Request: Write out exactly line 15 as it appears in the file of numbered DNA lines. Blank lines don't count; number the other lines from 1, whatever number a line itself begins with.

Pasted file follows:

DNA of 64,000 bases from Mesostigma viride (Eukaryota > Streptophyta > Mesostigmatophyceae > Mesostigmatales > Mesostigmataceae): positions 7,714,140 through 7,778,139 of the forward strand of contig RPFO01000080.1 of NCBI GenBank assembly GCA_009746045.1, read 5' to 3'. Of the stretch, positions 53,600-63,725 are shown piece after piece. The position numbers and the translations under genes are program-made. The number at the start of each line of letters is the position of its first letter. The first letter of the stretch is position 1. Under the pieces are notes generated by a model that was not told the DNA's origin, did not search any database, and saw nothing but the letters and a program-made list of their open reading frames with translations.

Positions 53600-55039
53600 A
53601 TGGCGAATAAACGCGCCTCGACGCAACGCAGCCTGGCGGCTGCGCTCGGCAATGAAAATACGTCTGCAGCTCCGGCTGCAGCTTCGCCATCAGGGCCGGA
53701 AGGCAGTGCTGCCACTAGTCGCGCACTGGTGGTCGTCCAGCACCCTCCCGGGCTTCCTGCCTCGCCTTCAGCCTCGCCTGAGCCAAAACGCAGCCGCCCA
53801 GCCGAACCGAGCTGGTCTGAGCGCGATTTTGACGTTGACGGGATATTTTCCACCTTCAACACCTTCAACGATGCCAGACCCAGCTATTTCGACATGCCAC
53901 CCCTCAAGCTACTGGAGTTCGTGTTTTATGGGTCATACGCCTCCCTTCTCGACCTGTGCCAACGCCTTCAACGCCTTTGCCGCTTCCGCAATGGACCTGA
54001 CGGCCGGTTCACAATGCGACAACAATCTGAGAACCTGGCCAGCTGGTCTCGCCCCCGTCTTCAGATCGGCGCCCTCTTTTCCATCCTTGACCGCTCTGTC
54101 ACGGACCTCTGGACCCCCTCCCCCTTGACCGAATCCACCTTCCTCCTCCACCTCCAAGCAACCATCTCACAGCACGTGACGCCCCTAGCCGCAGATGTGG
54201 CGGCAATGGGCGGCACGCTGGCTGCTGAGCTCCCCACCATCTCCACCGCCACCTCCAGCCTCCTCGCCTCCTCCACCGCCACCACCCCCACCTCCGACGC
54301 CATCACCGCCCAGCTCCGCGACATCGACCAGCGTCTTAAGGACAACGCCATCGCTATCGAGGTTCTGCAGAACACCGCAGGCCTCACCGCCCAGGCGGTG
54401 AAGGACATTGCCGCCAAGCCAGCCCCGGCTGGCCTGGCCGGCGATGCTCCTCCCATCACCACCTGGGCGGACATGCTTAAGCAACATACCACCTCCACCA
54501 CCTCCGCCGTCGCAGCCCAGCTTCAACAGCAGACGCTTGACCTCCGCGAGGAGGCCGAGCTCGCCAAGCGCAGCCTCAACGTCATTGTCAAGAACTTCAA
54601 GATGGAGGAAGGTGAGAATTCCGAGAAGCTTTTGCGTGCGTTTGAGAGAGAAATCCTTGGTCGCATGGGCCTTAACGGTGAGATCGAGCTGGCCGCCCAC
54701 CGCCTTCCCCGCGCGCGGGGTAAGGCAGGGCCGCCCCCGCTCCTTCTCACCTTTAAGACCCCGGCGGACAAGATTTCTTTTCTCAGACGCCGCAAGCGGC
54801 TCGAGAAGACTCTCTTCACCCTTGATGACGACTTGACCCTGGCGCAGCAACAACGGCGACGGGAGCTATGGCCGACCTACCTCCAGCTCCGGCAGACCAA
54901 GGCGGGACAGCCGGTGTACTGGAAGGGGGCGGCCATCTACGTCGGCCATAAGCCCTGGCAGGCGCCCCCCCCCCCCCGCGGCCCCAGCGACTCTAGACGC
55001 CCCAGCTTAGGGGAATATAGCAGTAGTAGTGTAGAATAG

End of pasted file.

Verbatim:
54701 CGCCTTCCCCGCGCGCGGGGTAAGGCAGGGCCGCCCCCGCTCCTTCTCACCTTTAAGACCCCGGCGGACAAGATTTCTTTTCTCAGACGCCGCAAGCGGC